If you make some combined result from 1e7 different workflows with different parameters (e.g. some statistics plot) provenance of this one aggregate result will be a graph with some factor x 1e7 nodes (and some bytes per node), i.e. larger than a typical summary plot I guess. Provenance of each individual workflow (assuming it has not too many nodes) would not be too large though.

We too have problem with many small files, and admins frequently complain about it (not here though, not yet).
But yeah, as long as you are careful (do not list, do not copy by directory, etc) it is not, usually, a big problem. Depending on filesystem.
For the smallest, most numerous, data units sets it’s worth to abandon files and let a remote database handle them. With it’s own challenges.

spark is now also on the list of stuff to check out in more detail during the winter break! Thanks!
For CWL, I was looking at toil, since it seems to be an implementation which supports slurm, can you recommend another one? Maybe Arvados is worth a look?

Is there any benefit of creating a Prov-O file (besides producing a nice W3C standardized file of course)? Almost all of the solutions I had a closer look on stored the same information in some kind of database or other structured file.

Actually I tried the database approach once, but it has several drawbacks. First, since the database can not really be run inside of the cluster (at least I wouldn’t know how to do it properly) it creates a lot of network I/O which is also a shared resource. Second the jobs then depend on the availability of this external resource and cannot store their results if it is unavailable. This is of course true for BeeGFS as well, but there the chance is much higher that someone else notices and our amazing hpc-team fixes it in time before any results are lost :slight_smile: .
In an industry or cloud setting, those trade-offs might be different though.
I spoke today with @Christophe.Berthod about this issue and he pointed out that Fortran has a feature called direct access files, which essentially reads and writes non-overlapping portions of files from different threads. Depending on the concurrency guarantees BeeGFS offers, this might also work from different nodes on the cluster. It would however still introduce another layer of complexity which makes it harder to manually fix problems if they appear.

perhaps, I do not have practical experience with arvados, seems interesting.

Benefit of using common standard/language for expressing provenance is that it is easier to explain your provenance to other people, within or even outside of your current project.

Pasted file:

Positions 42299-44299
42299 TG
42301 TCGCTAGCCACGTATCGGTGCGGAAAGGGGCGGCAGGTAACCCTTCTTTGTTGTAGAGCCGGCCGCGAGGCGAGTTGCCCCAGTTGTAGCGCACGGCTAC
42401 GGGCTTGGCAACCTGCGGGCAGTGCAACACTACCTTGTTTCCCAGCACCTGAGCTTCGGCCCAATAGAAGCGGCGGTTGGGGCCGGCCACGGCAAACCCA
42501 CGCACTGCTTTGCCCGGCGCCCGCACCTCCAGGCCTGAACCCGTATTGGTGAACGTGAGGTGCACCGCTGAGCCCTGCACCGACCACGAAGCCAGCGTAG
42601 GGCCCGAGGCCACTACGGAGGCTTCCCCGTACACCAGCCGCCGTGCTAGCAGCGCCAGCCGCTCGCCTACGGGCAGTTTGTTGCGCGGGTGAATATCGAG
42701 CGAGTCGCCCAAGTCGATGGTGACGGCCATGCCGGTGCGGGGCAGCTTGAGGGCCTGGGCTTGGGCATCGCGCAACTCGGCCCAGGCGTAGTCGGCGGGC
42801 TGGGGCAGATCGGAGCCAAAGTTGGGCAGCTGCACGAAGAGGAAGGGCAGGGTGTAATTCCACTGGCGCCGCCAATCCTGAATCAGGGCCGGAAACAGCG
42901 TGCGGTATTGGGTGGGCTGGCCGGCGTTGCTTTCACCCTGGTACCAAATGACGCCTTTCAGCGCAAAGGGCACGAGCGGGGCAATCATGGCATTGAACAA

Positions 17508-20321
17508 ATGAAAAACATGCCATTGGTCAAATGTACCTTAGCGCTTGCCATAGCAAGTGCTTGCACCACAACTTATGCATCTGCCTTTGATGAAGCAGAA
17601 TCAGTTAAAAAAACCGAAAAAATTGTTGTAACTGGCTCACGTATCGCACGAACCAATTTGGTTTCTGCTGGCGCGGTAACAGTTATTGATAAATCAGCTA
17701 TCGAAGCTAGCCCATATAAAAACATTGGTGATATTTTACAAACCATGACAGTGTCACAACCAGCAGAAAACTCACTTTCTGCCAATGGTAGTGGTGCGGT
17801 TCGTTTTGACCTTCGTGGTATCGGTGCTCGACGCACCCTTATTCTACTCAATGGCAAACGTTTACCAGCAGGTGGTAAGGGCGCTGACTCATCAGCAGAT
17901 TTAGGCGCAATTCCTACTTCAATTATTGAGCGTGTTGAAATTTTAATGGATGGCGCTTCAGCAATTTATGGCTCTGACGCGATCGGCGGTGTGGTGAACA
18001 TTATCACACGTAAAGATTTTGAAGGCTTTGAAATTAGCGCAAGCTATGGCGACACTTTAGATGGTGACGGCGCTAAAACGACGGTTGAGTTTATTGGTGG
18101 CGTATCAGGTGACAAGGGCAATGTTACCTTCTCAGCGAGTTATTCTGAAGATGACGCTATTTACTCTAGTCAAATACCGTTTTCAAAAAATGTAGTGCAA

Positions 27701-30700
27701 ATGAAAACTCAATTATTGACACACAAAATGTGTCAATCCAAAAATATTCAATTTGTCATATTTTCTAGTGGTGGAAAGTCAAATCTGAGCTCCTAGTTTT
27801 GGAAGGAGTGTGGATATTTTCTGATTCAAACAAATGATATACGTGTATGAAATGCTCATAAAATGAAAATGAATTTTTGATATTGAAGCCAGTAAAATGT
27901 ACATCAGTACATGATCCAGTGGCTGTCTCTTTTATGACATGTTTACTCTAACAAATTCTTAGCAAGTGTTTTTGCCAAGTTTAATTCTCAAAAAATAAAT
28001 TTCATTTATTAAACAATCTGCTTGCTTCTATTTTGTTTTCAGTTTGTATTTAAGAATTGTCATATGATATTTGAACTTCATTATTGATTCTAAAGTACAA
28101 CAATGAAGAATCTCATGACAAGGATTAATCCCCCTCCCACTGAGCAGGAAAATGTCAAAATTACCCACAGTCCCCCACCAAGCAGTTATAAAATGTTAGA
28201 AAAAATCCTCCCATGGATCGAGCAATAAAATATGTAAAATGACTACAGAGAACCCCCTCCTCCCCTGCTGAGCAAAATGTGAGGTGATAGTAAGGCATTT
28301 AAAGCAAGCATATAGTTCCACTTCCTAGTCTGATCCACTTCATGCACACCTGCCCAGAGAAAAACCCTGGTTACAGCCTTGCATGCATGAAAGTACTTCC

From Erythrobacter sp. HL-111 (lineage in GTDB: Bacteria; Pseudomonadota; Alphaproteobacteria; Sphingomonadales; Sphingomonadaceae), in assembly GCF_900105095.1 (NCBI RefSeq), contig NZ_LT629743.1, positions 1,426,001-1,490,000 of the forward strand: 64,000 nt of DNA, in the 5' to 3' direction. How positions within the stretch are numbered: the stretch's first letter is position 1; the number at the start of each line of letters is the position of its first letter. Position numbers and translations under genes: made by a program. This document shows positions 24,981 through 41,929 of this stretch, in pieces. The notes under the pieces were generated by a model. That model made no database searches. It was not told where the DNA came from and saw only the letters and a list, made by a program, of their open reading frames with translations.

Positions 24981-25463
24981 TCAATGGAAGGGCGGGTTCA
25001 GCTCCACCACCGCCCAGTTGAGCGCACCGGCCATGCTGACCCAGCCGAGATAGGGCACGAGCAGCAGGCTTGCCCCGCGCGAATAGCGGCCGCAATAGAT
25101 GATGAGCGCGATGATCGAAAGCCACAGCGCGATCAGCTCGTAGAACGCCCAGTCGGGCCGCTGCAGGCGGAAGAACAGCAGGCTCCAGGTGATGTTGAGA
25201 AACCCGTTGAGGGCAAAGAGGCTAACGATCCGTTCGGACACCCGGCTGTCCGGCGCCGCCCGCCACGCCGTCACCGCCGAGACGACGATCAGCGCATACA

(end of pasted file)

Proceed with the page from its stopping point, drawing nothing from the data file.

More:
You can then also attach it to publications, making it reproducible for everybody.
But of course it is always some effort to make provenance sharable.
Just that if you possibly want that, you can benefit from an existing standard.

yes, exactly: you need to maintain your own database outside of the cluster and you need to make it available.
and of course limit the network IO similarly to how you limit disk IO.

there are specific technologies to maintain “live” (long-running, communicating) workloads, such as Kubernetes, which we use a small cluster in our project/department, @Pablo.Strasser uses as well as he mentioned.

You mean to use it to clump small files in larger ones, and access simultaneously? Does seem dangerously dependent of filesystem behavior. Curious if it could work here, it could be helpful in some cases.

Actually I think specifically the question of handling many small files is a bit outside original topic of this thread, and it’s a kind of think admins here (@Yann.Sagon? ) could have an especially good idea, since it’s really system-level.


The issue is that you don’t know how the data are stored on BeeGFS and the risk is that you may access a non overlapping part of a file that is stored on the same server and or disk. If you use multi-threading for that operation, it may involve a high load on the server. You must be sure of the chunk size. And even like that, there is the underlying RAID layer that will strip the data again.

You can have some insight about a file : Deep Inspection — BeeGFS Documentation 7.4.2

It may be possible as well to define a special stripping for a directory: Striping — BeeGFS Documentation 7.4.2 but I don’t think you can change this parameter as user.



what about using something like hdf5 instead of trying to handle this issue manually?